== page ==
Next comes the writing itself. Writing is simple, basic, and austere. Don’t wait for inspirations. The writing will create the mood. And style will take care of itself. Here I want to use “you” to address a writer at work, even though I am such a writer, too. Use your writing muscle and tone it. You will need to keep a schedule. It doesn’t mean you have to write every day, if you can’t manage that. Most people have day jobs, families, health issues, and other obligations. I like to separate writing from my personal life. My writer persona is different from my real-life persona. In daily life, I am very organized, reliable, and conscientious. I multitask, set priorities, and deliver results on time. For example, I have to keep hundreds of computers running properly and cannot be one minute late to pick up my children from school.
My persona changes when I retreat into my writing life. I usually wait for my family to go to bed and then allow myself to unwind, freeing myself from the appointments, obligations and such. Sometimes I overlook the dirty dishes in the sink. I take off my jeans and change into baggy pants, comfy socks and slippers. I manage to eat healthy and exercise, but I won’t set the alarm clock or a tight deadline for my writing. Instead, I cultivate patience and a habit of pushing beyond my limit. I love to do lap swim, my exercise to stay healthy and strong. If my goal is fifty laps, I usually go to fifty one laps or fifty two. This is a reminder that whatever my goal is, I always do a little extra, not something to show off, but a habit, a promise I keep between me and my work, that I can push beyond my physical limit every time I use my body or mind.
During the work week I live a normal life, have a day job, take care of my family, and get enough exercise and sleep so I stay healthy and sane. On the weekend I close my door, if I can, stay up late and live with my fictional family. In my mind, I always put writing first. I try to read like a writer, think like a writer, and budget my time like a writer. My children hate to watch a movie with me at home, because I start to comment on the story structure. I taught them the basic story structure before they started the first grade, something I didn’t learn until I turned thirty. I think about my book all the time. Even when I cannot get to the computer to type it, I let the ideas germinate and saturate my mind.
I usually write a very rough first draft within a few months to a year, just to see what the story is. After I had children, I wrote more slowly, and the first draft was more formed. It took me several years to write the first draft of Oasis, in three parts. In the second draft, I will drop the third part and rewrite the second part, to keep the integrity of the story rather than drag on and start a new book. It was difficult to kill my darling, but there was a moral, that I didn’t write to satisfy my ego, but to perfect my craft and polish the vision of a world that I created.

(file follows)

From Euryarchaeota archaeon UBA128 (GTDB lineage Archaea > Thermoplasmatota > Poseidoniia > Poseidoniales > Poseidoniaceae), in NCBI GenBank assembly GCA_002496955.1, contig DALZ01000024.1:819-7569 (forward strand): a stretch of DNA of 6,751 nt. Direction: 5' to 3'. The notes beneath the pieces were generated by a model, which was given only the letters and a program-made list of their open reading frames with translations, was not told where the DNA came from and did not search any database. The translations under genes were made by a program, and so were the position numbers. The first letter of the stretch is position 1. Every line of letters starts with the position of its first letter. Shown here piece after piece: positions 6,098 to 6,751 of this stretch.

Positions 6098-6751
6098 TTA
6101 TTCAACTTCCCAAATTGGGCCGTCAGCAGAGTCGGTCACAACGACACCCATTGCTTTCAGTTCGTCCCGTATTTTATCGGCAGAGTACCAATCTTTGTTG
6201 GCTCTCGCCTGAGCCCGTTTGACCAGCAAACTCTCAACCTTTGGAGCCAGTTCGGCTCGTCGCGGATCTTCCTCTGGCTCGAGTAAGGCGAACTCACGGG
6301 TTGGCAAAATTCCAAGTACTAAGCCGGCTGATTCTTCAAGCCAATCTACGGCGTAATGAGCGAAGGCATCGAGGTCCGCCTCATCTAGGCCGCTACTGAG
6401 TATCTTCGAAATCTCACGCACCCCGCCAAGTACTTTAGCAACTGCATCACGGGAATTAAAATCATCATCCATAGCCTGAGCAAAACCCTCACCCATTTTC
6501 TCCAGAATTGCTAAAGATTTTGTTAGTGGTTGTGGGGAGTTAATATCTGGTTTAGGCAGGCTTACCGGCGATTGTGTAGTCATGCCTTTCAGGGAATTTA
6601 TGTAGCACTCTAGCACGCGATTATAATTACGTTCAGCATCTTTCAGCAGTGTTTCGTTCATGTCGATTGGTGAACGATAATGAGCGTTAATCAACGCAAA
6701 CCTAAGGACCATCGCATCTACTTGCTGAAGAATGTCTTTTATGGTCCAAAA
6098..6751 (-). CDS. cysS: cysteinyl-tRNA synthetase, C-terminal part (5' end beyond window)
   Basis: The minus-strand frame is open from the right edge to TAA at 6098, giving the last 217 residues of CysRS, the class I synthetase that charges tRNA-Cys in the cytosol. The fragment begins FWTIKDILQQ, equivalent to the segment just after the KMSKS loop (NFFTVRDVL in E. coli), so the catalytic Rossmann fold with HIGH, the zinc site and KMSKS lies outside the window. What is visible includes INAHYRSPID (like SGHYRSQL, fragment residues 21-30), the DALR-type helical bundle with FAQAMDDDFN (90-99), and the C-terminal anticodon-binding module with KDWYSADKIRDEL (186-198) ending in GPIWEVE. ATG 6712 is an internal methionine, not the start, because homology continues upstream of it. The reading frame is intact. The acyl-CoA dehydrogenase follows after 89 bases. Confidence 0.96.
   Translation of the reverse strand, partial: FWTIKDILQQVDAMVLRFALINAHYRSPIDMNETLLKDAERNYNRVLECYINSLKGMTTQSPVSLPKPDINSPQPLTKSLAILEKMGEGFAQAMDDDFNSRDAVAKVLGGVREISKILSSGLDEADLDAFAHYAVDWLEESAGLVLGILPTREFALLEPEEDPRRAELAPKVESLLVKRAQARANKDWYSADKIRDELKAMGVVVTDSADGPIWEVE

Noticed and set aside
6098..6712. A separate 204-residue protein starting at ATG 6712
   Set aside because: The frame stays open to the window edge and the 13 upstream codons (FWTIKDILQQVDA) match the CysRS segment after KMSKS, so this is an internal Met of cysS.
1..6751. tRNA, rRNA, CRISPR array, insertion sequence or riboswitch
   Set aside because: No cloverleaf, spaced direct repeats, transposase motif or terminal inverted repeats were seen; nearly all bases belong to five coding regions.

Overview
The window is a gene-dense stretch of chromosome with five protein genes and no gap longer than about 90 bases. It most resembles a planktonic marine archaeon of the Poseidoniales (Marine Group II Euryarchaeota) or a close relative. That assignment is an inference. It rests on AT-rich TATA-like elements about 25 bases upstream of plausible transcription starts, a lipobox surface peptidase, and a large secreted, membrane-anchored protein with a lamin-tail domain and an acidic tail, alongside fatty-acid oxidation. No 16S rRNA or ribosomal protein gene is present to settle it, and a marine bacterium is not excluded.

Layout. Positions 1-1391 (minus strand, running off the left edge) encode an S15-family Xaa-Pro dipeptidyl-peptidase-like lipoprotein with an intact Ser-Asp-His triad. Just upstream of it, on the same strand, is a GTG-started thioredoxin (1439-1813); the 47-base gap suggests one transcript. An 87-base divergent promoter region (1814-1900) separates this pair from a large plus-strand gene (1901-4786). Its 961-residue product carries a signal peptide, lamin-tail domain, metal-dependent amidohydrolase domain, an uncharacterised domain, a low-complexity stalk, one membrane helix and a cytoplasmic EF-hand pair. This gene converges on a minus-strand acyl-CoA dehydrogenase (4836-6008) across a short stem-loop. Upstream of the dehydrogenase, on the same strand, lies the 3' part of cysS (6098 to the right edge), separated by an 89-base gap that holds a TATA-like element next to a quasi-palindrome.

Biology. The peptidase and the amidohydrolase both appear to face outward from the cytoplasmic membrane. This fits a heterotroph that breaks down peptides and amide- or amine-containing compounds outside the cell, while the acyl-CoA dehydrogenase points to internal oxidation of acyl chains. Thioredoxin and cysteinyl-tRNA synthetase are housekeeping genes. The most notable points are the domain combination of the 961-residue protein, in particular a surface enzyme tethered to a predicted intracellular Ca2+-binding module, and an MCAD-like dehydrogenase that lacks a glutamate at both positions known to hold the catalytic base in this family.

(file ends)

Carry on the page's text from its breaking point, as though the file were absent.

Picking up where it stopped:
Revision is a daunting task but very enjoyable, to a point. I wrote Living Treasures in a writer’s workshop. After one revision, I left my friends and showed it to the strangers. I started by querying the agents. I worked with three agents before I published Living Treasures. I worked with two professional editors. They were very helpful but also expensive. I wouldn’t advise you to go directly to an editor, unless by a referral.
You want some professional opinions about where your book should get published. A good agent could give you a vision about where your story will fit. If you agree with it, you can take those critiques to an editor and work with her. It needs to be a collaborative process, as the editor will help you achieve your goal. You need to persevere. A friend of mine revised her novella twenty-nine times, before it was published. She told me: you have to do it, or you’ll never get published. If you feel that you hit a wall, wait patiently, or work on something else for a while, take care of your daily life, before coming back to the project. You may gain a fresh perspective.